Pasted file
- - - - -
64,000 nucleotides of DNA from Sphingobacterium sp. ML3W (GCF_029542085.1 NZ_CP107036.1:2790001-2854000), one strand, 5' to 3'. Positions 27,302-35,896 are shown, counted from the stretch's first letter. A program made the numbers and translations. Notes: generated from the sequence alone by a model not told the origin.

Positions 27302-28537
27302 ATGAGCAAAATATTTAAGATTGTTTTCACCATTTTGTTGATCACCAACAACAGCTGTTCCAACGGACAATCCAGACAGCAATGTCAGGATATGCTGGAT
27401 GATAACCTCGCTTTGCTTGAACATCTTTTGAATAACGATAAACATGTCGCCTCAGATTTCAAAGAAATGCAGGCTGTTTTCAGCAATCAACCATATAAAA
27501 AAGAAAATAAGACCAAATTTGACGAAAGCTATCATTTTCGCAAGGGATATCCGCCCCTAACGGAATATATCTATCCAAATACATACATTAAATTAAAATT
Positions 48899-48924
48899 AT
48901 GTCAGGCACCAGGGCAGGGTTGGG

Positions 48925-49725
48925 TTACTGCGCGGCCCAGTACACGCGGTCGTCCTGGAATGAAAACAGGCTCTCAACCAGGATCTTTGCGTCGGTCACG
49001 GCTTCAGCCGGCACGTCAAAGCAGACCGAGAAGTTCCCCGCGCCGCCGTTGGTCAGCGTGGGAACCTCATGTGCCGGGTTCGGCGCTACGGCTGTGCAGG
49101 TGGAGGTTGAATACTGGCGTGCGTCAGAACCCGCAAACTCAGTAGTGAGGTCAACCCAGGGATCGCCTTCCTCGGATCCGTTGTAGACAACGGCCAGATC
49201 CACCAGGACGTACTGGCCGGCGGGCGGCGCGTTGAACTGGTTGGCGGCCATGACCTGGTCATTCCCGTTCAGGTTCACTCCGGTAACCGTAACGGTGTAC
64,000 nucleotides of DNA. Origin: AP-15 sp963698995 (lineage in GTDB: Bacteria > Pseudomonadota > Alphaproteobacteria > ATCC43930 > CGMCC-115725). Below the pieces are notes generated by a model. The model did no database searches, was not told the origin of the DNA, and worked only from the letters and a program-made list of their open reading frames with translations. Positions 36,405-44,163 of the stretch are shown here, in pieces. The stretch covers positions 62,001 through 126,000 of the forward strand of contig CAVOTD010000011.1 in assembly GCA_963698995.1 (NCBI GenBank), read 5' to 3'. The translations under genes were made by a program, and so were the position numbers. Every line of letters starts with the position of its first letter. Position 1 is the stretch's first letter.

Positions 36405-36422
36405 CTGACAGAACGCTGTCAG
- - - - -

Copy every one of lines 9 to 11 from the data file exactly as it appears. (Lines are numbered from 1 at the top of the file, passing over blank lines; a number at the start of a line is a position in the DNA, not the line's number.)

Positions 48925-49725
48925 TTACTGCGCGGCCCAGTACACGCGGTCGTCCTGGAATGAAAACAGGCTCTCAACCAGGATCTTTGCGTCGGTCACG
49001 GCTTCAGCCGGCACGTCAAAGCAGACCGAGAAGTTCCCCGCGCCGCCGTTGGTCAGCGTGGGAACCTCATGTGCCGGGTTCGGCGCTACGGCTGTGCAGG